New Power Dynamics in Southeast Asia: Issues for US Policymakers
47th Strategy for Peace Conference
Since the end of the Vietnam War, Southeast Asia has often been viewed as secondary to vital US interests. However, in a post-Cold War world that is increasingly shaped by rising powers and nonstate actors what was previously marginal can become pivotal. After September 11, 2001, Southeast Asia was identified both by Islamic radicals and the United States as a “second front” in the war on terrorism, with some of Southeast Asia’s Muslim population forging closer ties with the Middle East even as Middle Eastern petrodollars funded Southeast Asian mosques and schools and as radical Islamic groups target the region. Southeast Asia has also emerged as a crossroads between status quo powers—the United States, Japan—and rising China and India.

At the 47th annual Strategy for Peace Conference, held in October 2006, the Stanley Foundation convened four panels to assess the political, security, economic, and regional aspects of the changing power dynamic in Asia, with particular attention to Southeast Asia. The dialogue brought together policymakers, scholars, analysts, and nongovernmental practitioners to consider the challenges—as well as opportunities—for US policy in this new regional environment.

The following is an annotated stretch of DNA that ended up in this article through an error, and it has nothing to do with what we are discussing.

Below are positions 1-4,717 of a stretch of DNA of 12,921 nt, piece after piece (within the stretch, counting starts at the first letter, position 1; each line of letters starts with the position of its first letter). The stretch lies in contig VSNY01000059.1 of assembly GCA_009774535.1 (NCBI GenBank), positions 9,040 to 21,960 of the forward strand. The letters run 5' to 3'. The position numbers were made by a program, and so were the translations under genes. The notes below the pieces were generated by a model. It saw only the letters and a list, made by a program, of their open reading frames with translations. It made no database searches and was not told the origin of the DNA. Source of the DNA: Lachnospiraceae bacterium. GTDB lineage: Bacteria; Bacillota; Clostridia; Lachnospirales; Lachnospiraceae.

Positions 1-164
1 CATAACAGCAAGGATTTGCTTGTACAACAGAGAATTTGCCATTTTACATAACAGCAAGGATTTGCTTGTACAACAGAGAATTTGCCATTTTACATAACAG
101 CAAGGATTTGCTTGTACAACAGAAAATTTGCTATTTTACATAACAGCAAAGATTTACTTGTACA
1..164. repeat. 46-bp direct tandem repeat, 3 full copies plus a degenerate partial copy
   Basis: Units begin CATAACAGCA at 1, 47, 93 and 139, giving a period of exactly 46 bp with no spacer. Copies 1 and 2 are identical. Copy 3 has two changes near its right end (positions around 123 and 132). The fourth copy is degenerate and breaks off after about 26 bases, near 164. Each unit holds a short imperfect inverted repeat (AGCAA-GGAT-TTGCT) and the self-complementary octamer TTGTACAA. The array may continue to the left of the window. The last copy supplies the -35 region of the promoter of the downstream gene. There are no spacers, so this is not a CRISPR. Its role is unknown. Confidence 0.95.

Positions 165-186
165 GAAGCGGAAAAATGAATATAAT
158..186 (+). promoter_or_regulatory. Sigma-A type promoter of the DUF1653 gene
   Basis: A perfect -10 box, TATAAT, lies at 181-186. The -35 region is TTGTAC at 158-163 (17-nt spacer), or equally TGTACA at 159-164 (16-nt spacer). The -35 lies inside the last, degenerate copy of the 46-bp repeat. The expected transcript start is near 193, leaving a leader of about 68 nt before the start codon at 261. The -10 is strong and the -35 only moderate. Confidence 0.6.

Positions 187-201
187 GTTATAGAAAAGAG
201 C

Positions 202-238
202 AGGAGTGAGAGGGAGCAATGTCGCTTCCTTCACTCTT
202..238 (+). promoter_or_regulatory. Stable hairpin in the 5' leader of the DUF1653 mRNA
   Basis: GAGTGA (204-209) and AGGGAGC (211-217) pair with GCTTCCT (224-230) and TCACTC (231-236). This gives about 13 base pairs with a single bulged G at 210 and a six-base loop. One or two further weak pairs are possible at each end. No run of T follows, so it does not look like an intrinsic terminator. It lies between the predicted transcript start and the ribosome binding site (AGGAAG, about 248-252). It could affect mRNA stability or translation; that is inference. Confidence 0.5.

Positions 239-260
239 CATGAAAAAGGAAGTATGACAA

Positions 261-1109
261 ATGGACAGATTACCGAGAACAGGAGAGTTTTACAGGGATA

The Asia-Pacific region is vast, diverse, and dynamic. For example, the 21 economies that are grouped in the Asia-Pacific Economic Cooperation (APEC) forum represent 56 percent of global gross domestic product; 48 percent of global trade; and 40 percent of the world’s population. Since 1989 the APEC economies have collectively grown 26 percent, compared with 8 percent for the rest of the world. But, for the region as a whole, prosperity has not necessarily translated into peace. The region contains some of the world’s largest armed forces: of the top 20 militaries, 8 are in the Asia-Pacific, half of which are in Southeast Asia.

This page is part of Rising Powers: The New Global Reality, a project from the Stanley Foundation.